Etymology: Middle English, from Middle French, from Latin injustitia, from injustus unjust, from in- + justus just
Date: 14th century
1. absence of justice ; violation of right or of the rights of another ; unfairness
2. an unjust act ; wrong
injustice, injury, wrong, grievance mean an act that inflicts undeserved hurt. injustice applies to any act that involves unfairness to another or violation of one's rights <the injustices suffered by the lower classes>. injury applies in law specifically to an injustice for which one may sue to recover compensation <libel constitutes a legal injury>. wrong applies also in law to any act punishable according to the criminal code; it may apply more generally to any flagrant injustice <determined to right society's wrongs>. grievance applies to a circumstance or condition that constitutes an injustice to the sufferer and gives just ground for complaint <a list of employee grievances>.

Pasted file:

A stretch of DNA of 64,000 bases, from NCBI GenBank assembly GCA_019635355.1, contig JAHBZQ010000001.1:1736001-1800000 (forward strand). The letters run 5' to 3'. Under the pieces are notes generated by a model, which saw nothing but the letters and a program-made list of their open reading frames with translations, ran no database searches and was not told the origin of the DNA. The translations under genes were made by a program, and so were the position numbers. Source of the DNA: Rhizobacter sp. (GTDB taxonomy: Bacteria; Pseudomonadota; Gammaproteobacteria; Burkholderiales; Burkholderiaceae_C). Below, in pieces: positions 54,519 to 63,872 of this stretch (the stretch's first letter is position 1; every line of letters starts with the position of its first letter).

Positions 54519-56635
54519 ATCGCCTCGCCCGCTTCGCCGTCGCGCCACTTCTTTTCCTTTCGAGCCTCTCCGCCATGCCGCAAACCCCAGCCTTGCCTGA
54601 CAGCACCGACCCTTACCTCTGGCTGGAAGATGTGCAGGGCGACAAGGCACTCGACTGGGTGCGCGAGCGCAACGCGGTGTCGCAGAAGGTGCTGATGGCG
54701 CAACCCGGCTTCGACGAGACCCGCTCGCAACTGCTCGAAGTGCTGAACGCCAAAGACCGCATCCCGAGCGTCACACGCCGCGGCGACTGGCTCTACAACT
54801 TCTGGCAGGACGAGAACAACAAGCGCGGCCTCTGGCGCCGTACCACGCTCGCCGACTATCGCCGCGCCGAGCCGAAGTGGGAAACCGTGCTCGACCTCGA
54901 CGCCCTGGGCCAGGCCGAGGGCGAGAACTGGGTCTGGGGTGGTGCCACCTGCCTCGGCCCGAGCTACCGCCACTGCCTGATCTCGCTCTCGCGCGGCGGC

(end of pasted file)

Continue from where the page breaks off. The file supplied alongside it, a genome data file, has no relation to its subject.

New Collegiate Dictionary. 2001.